There isn’t a lot of wiggle room in the schedule of a typical hospital staff member — long weeks, odd hours and stressful work situations can make it impossible to break away, even for basic necessities like lunch and rest.
With the demands of such a schedule, it might be hard to find time for volunteering, self-care or even a hobby. But that’s not true for the members of the Resounding Spirit Choir at Borgess Medical Center, who manage to make time for all three when they participate in the choir.
“In fact, when one of the altos changed over to the night shift and she was pulling three days of 12-hour shifts a week, she still made sure to schedule herself so she could come to choir,” recalls Jeffrey Spenner, the choir’s former director, who left in September to enter the U.S. Army officer candidate school in Georgia. “She gets off work, goes and grabs coffee, comes to choir and then goes home and crashes.”
The Resounding Spirit Choir, made up of 40 Borgess employees, practices every week, gives public performances and visits various departments to sing to staff and patients. Members of the choir will also visit specific patients on request. This month the choir has two public performances planned — the Tree of Love Kickoff at 5:30 p.m. Dec. 4 and the Borgess Health 125th Anniversary Mass at 10:30 a.m. Dec. 8. Both will be held at Borgess’ Lawrence Education Center Auditorium, 1521 Gull Road.
Even with their former director having left, the choir hasn’t missed a note. Its new director is Sister Sue McCrery, who is also the spiritual care specialist for Mission Integration at Borgess Health. She is now shepherding the choir through its third year of performing and says she’s focused on continuing to develop concerts, health ministry events, singing for patients and visitors and more.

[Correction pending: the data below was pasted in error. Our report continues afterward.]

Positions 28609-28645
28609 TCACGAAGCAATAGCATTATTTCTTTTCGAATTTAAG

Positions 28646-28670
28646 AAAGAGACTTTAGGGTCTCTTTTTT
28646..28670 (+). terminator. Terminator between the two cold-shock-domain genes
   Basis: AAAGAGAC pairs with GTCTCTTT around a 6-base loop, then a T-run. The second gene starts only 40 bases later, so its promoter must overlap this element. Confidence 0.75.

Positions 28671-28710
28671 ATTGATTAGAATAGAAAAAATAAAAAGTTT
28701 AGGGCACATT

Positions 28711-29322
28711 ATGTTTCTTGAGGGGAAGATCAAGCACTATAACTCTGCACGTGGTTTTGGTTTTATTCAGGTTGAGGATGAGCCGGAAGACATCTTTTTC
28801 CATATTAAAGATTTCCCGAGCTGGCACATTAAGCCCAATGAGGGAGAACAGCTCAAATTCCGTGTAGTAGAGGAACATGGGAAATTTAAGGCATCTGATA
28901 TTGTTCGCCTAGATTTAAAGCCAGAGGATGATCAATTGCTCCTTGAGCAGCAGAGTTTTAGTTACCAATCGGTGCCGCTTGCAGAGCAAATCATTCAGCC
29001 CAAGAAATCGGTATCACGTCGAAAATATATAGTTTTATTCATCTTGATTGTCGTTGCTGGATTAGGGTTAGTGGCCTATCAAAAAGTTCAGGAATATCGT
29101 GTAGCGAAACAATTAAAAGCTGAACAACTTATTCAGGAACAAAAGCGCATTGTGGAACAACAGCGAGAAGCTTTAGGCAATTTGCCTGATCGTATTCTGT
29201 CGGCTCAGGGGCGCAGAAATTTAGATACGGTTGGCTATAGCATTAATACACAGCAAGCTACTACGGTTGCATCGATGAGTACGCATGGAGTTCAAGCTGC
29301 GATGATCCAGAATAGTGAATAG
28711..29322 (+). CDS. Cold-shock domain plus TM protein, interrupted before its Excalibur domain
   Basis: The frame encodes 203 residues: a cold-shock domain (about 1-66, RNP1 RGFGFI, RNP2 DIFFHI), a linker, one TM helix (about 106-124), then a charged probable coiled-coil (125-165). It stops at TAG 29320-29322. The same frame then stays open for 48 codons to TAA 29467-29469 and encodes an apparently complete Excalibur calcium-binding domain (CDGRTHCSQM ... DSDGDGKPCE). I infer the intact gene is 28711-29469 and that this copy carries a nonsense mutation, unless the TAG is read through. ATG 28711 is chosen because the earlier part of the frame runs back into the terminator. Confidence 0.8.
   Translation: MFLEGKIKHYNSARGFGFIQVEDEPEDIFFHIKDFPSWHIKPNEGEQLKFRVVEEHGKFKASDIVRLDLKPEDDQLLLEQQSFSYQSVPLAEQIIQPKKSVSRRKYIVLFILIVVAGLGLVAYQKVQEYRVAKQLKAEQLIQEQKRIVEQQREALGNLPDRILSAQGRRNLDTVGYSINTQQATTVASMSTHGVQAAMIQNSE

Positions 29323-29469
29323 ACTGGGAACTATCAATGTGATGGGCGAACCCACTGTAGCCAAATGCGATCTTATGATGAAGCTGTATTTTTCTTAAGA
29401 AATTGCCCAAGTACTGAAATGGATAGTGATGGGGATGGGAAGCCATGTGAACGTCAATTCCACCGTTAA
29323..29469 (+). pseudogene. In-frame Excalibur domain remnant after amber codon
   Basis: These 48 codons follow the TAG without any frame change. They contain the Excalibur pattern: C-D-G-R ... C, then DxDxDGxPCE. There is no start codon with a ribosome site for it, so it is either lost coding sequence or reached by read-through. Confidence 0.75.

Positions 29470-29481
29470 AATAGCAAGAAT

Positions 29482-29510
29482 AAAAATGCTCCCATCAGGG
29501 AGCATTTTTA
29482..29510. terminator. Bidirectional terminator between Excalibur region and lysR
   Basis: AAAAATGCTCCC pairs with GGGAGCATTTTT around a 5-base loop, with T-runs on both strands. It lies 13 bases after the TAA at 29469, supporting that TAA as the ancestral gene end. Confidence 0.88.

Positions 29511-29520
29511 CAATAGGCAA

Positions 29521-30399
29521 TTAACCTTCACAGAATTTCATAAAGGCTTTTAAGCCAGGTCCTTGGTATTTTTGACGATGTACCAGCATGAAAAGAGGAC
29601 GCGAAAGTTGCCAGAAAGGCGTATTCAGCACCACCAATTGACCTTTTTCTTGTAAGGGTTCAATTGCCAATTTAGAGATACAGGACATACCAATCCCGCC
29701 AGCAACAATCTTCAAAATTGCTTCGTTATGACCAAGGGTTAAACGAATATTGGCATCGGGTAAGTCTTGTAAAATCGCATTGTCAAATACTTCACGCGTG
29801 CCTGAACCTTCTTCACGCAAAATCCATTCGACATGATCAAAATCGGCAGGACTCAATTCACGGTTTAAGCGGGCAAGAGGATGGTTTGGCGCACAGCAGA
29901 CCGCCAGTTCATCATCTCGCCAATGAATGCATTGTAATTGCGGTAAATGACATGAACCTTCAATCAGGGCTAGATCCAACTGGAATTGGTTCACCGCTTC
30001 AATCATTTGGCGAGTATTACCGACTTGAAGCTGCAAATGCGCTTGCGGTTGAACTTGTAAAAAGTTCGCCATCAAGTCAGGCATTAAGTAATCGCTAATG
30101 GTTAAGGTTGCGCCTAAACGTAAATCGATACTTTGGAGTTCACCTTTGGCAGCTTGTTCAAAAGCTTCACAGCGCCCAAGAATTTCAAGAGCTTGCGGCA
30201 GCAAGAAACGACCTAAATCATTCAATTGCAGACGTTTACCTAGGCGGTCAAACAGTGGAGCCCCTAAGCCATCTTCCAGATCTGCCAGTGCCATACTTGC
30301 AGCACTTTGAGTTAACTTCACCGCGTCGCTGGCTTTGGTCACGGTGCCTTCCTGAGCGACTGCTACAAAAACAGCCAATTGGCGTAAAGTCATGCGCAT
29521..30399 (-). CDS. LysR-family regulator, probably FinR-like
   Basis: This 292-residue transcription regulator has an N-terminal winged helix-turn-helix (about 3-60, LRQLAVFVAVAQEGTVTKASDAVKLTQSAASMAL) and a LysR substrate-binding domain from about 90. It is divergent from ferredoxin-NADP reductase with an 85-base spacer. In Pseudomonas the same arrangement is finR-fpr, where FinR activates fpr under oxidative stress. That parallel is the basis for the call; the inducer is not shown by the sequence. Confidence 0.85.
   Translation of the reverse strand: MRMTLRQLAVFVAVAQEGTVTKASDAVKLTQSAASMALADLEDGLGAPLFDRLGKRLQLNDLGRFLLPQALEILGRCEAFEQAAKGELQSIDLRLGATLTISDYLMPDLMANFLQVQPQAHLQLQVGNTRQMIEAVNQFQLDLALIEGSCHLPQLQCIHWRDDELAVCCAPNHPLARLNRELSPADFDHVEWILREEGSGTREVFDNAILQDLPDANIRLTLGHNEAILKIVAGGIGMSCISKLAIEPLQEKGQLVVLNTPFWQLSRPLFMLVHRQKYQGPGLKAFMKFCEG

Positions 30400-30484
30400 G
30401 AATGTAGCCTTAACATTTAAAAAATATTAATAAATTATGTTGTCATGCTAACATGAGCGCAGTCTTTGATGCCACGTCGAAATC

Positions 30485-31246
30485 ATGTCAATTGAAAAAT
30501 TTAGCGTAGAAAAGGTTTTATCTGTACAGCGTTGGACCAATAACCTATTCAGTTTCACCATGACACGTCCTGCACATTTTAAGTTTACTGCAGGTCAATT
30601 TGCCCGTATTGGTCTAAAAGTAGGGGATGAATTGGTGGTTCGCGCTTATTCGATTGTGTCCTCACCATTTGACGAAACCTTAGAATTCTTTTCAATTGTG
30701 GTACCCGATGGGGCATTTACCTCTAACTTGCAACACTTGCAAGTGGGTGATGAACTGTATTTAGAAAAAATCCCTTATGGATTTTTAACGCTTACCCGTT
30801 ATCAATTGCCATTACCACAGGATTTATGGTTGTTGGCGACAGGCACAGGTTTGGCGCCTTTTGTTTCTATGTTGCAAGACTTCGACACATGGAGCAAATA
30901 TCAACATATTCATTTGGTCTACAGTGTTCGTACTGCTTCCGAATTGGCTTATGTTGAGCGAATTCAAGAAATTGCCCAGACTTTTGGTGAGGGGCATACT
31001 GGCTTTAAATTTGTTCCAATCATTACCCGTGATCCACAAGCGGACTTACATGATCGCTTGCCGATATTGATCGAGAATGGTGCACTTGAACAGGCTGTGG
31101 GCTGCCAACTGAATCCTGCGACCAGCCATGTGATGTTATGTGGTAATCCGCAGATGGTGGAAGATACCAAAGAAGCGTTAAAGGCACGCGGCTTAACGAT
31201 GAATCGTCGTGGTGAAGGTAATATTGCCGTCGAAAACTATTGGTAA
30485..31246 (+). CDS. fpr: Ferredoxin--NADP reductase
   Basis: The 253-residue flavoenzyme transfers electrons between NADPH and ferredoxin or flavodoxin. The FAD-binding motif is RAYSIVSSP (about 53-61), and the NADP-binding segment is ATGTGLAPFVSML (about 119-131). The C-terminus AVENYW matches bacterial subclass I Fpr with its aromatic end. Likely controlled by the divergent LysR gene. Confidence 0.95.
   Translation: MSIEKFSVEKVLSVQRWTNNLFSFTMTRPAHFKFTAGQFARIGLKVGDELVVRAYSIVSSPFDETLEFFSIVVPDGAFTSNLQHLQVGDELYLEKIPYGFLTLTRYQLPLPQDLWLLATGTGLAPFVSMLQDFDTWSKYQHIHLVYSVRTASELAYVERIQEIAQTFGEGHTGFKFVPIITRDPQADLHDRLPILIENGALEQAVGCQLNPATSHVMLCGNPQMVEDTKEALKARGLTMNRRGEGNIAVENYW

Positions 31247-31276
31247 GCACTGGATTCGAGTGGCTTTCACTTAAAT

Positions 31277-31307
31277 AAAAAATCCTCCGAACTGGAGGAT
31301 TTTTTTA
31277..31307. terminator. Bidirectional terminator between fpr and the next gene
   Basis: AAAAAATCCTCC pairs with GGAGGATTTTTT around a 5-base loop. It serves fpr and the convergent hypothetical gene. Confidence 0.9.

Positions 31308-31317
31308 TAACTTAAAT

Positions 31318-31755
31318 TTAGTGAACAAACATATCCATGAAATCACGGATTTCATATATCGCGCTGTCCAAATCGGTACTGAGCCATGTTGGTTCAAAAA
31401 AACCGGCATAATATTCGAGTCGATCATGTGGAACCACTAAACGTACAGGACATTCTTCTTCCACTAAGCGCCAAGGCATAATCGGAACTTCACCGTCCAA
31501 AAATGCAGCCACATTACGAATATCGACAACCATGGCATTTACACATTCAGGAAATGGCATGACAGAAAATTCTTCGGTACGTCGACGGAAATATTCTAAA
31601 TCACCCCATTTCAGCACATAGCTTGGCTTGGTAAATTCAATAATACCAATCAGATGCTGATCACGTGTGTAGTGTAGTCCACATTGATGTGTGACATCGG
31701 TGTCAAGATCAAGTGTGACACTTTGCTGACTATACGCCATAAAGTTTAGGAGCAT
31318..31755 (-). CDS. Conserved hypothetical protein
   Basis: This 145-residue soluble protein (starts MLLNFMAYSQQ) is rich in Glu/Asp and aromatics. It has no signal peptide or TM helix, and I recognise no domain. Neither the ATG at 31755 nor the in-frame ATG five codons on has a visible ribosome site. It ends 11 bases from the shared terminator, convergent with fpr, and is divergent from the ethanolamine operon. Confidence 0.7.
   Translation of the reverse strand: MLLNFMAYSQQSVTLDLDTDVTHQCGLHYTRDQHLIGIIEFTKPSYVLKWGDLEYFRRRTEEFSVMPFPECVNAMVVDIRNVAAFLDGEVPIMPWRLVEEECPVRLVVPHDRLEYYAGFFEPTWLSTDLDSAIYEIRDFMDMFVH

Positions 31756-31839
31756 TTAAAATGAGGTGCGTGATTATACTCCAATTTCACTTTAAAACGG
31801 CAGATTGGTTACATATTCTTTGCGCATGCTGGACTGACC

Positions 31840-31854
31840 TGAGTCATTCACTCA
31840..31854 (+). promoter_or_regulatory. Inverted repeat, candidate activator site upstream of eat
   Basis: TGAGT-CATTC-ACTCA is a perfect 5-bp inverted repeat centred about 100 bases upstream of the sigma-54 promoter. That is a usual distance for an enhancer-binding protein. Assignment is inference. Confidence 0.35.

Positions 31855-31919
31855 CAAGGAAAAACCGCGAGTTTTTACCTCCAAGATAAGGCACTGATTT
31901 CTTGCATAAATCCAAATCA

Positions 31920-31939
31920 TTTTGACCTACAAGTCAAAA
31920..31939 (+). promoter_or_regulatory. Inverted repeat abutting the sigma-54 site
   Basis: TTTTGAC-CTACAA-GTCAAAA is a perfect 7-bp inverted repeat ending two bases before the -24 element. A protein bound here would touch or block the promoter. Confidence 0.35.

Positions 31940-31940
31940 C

“It’s an exciting piece of my job to be able to work in music,” says McCrery, who has a background in music education, with a degree from Nazareth College in music and education, and has served as the music director for the St. Thomas More Catholic Parish in Kalamazoo. “It’s been great to help these medical professionals keep their spirits up.”
Many choir members who don’t already sing to patients and visitors on the floor of the hospital told McCrery that they would like to gain the confidence to do so more spontaneously, as an act of service and support. McCrery plans to focus on helping them do just that. The choir put together its first flash mob performance in October, and McCrery is looking to expand the choir practice times so more Borgess employees can participate — a central purpose of the choir since the beginning.
“Our members are doctors and nurses who have very difficult jobs, and they come in week in and week out to rehearse. I can see it on their faces when they sing — they are rejuvenated through the process of learning music,” says Spenner, the former director.
When the choir started, it had fewer than a dozen members and the music was centered on holiday carols sung in unison. Now the choir is working on five-part madrigals and pieces by Mozart and Bach, and McCrery says she plans to add more musical styles to the repertoire and to ask instrumental musicians to join the group as well.
“I think it’s unique that a workplace like this would have a choir,” she says. “It really speaks to the fact that Borgess knows music heals.”
The popularity of the choir, both among the professionals who work at Borgess and with the public, is evidence of the very healing power of music that McCrery’s talking about. It’s why, even with busy schedules and stressful jobs, Borgess employees keep coming back.
“Dr. Robert Hill, the founder of this choir and the vice president of medical affairs at Borgess, not to mention one our finest tenors, pulled me aside one day last year and said, ‘You know, it amazes me that people keep showing up for this,’” says Spenner. “And I told him that, in and of itself, speaks to how dedicated these people are and how important the choir really is.”